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  3. Begin the taming process. Have short taming sessions starting on the second week of your hamster being in its new home. Most hamsters are active during the early to late evening and throughout the night. Try to learn the hamster's individual routine and do taming sessions when it is most active. A good way to tame your hamster is to put your hamster in an empty bathtub then get in yourself. Bring in a few toys for your hamster to play with whilst it's getting used to your presence. Do not force your hamster to play if it does not want to. If during the training stage your hamster bites/scratches do not punish it.[15]
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    • To tame your hamster, place your hand in the cage. Let your hamster sniff it and explore it. If the hamster nips gently and not out of aggression, pull your hand back gently, but immediately let it explore your hand again. This will help the hamster learn that the hand is nothing to bite or fear. Next, place treats in your hand; seed mixtures are good for this because as a supplement to the pellet or block-type diet, hamsters love this food. Your hamster should become used to climbing onto your hand, learning that the hand is something to climb into. Gradually move the treat up your hand, as your hamster will become more and more comfortable climbing onto it.
    • If your hamster is showing good progress, try to let your hamster climb onto your hand and offer it treats right after it has. Your hamster will see your hand as a good thing. This time, let your hamster climb onto your hand and lift the hand slowly off of the cage floor. Your hamster may be frightened at first, but speak softly and offer it treats to make it feel more comfortable. Sit on the floor during this step, as your hamster may decide to leap out of your hands and can be injured once falling from about 6-8 inches (15-20cm) off the ground.[16]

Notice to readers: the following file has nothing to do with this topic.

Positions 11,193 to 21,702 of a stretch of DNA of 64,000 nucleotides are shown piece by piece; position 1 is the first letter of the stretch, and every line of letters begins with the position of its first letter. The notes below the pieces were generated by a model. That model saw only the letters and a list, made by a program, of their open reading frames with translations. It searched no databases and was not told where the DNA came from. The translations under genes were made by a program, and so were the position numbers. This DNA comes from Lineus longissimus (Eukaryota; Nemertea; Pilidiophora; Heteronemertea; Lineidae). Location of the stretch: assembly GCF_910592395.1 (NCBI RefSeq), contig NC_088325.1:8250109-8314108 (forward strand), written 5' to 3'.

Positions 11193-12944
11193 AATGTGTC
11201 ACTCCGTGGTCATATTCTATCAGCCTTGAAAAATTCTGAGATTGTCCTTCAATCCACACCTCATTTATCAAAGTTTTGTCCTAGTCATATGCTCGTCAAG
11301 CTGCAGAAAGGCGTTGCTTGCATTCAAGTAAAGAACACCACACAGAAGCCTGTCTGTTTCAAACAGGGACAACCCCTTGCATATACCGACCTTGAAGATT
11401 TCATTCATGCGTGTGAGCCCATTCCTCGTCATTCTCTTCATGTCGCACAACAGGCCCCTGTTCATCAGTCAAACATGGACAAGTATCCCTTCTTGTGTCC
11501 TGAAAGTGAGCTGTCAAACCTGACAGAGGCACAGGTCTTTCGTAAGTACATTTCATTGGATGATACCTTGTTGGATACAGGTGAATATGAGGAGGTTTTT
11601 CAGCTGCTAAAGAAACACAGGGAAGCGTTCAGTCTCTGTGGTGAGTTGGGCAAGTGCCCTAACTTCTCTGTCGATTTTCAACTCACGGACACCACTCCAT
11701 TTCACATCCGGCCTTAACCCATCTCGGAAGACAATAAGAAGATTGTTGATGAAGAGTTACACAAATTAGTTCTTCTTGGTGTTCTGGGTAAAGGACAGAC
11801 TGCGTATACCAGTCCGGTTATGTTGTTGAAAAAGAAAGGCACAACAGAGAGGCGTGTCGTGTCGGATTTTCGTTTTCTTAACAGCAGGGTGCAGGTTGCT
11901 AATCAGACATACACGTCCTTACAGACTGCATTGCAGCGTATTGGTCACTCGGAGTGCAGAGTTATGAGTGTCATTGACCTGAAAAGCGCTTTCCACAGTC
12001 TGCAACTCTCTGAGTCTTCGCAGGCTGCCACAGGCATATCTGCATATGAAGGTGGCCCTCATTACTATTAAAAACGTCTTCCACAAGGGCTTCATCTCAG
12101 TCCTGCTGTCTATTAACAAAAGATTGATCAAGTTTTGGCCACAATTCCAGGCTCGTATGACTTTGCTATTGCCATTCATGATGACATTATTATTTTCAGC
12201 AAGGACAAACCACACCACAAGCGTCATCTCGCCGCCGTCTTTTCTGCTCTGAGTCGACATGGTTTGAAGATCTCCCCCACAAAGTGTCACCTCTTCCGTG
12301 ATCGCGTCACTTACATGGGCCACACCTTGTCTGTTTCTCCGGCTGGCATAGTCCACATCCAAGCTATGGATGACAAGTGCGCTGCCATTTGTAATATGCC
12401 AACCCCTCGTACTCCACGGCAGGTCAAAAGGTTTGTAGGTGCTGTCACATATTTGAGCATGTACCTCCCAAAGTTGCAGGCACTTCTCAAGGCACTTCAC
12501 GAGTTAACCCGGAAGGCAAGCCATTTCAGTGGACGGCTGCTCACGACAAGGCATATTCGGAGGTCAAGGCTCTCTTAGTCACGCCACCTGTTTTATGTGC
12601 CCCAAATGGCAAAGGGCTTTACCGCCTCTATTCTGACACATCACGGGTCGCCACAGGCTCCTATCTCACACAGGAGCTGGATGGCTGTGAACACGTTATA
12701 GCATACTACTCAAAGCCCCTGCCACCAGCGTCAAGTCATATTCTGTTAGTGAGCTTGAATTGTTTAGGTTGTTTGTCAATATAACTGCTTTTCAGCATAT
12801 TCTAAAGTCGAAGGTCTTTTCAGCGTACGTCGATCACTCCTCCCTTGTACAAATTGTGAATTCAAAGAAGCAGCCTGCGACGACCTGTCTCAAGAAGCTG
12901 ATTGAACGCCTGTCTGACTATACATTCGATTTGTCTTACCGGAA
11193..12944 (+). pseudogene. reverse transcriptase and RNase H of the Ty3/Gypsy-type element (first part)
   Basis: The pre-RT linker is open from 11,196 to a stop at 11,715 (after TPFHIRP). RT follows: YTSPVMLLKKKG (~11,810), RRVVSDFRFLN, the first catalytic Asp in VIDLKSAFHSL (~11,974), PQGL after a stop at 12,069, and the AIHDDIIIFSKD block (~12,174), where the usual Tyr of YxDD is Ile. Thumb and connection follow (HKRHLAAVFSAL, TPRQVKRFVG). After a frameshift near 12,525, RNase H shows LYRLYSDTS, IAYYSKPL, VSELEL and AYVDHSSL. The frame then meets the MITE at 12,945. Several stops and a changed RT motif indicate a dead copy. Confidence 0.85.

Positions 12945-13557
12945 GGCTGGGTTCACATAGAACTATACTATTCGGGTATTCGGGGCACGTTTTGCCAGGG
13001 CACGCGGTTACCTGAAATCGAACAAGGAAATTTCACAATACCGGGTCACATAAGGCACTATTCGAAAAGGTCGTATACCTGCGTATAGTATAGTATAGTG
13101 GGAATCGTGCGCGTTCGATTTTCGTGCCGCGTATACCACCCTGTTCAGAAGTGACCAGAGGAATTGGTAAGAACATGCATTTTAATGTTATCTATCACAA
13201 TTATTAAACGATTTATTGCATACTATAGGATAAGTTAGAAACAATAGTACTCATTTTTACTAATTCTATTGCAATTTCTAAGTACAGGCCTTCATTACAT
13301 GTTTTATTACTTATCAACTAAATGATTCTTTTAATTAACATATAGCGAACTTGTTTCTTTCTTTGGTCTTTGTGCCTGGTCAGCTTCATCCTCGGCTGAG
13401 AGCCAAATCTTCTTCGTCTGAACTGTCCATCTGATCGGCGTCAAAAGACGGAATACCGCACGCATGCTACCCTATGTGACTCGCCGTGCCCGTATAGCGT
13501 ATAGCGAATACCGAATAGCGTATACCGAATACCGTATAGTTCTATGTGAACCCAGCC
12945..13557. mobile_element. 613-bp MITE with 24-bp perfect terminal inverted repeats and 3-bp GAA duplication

4. Respect its sleeping cycle. Although hamsters are nocturnal animals, they do shuffle around some in the day to get food and such. Although it may seem awake, it's not in the mood to play, unless you see that it feels otherwise. Likewise, keep other people around the hamster to a minimum. It's important that the hamster only bonds with you for now, as it will have plenty of friends later. But now, it needs to know that you are its companion and you will never harm it.
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[Edit]Getting Your Hamster to Exercise

  1. Get a suitable hamster wheel. The wheels that come with the cages are generally too small and isn't good for the hamster's back. A wheel is too small if your hamster's back curves upwards. Buy one that is minimum 20cm (7.9in) for a dwarf hamster and 28cm (11in) for a Syrian. Don't be afraid to go bigger.
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    • Hamsters have a necessity for a solid wheel. If the wheel has gaps in it, it could injure the hamster.